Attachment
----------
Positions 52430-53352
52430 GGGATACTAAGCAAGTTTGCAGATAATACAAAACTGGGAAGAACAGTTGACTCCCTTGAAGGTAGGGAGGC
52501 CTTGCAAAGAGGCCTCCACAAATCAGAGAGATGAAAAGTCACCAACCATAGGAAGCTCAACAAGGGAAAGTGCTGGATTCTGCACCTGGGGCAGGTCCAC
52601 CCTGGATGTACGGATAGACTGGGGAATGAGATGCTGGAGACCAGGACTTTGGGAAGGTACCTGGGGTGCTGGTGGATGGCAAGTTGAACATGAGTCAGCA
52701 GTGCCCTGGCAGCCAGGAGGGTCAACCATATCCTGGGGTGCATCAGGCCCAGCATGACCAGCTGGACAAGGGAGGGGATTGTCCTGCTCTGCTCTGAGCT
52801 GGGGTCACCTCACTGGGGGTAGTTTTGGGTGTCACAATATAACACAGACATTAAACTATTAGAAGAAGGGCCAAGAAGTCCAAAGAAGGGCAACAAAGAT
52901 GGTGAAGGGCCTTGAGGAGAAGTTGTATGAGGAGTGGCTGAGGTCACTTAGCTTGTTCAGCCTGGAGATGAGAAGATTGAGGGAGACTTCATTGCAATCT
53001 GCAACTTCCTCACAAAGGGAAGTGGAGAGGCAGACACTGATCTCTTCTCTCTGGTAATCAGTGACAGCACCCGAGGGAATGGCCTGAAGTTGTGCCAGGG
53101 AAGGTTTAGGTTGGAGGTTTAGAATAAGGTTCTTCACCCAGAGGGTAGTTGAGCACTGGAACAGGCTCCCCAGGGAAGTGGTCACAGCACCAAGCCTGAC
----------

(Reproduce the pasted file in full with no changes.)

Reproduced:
Positions 52430-53352
52430 GGGATACTAAGCAAGTTTGCAGATAATACAAAACTGGGAAGAACAGTTGACTCCCTTGAAGGTAGGGAGGC
52501 CTTGCAAAGAGGCCTCCACAAATCAGAGAGATGAAAAGTCACCAACCATAGGAAGCTCAACAAGGGAAAGTGCTGGATTCTGCACCTGGGGCAGGTCCAC
52601 CCTGGATGTACGGATAGACTGGGGAATGAGATGCTGGAGACCAGGACTTTGGGAAGGTACCTGGGGTGCTGGTGGATGGCAAGTTGAACATGAGTCAGCA
52701 GTGCCCTGGCAGCCAGGAGGGTCAACCATATCCTGGGGTGCATCAGGCCCAGCATGACCAGCTGGACAAGGGAGGGGATTGTCCTGCTCTGCTCTGAGCT
52801 GGGGTCACCTCACTGGGGGTAGTTTTGGGTGTCACAATATAACACAGACATTAAACTATTAGAAGAAGGGCCAAGAAGTCCAAAGAAGGGCAACAAAGAT
52901 GGTGAAGGGCCTTGAGGAGAAGTTGTATGAGGAGTGGCTGAGGTCACTTAGCTTGTTCAGCCTGGAGATGAGAAGATTGAGGGAGACTTCATTGCAATCT
53001 GCAACTTCCTCACAAAGGGAAGTGGAGAGGCAGACACTGATCTCTTCTCTCTGGTAATCAGTGACAGCACCCGAGGGAATGGCCTGAAGTTGTGCCAGGG
53101 AAGGTTTAGGTTGGAGGTTTAGAATAAGGTTCTTCACCCAGAGGGTAGTTGAGCACTGGAACAGGCTCCCCAGGGAAGTGGTCACAGCACCAAGCCTGAC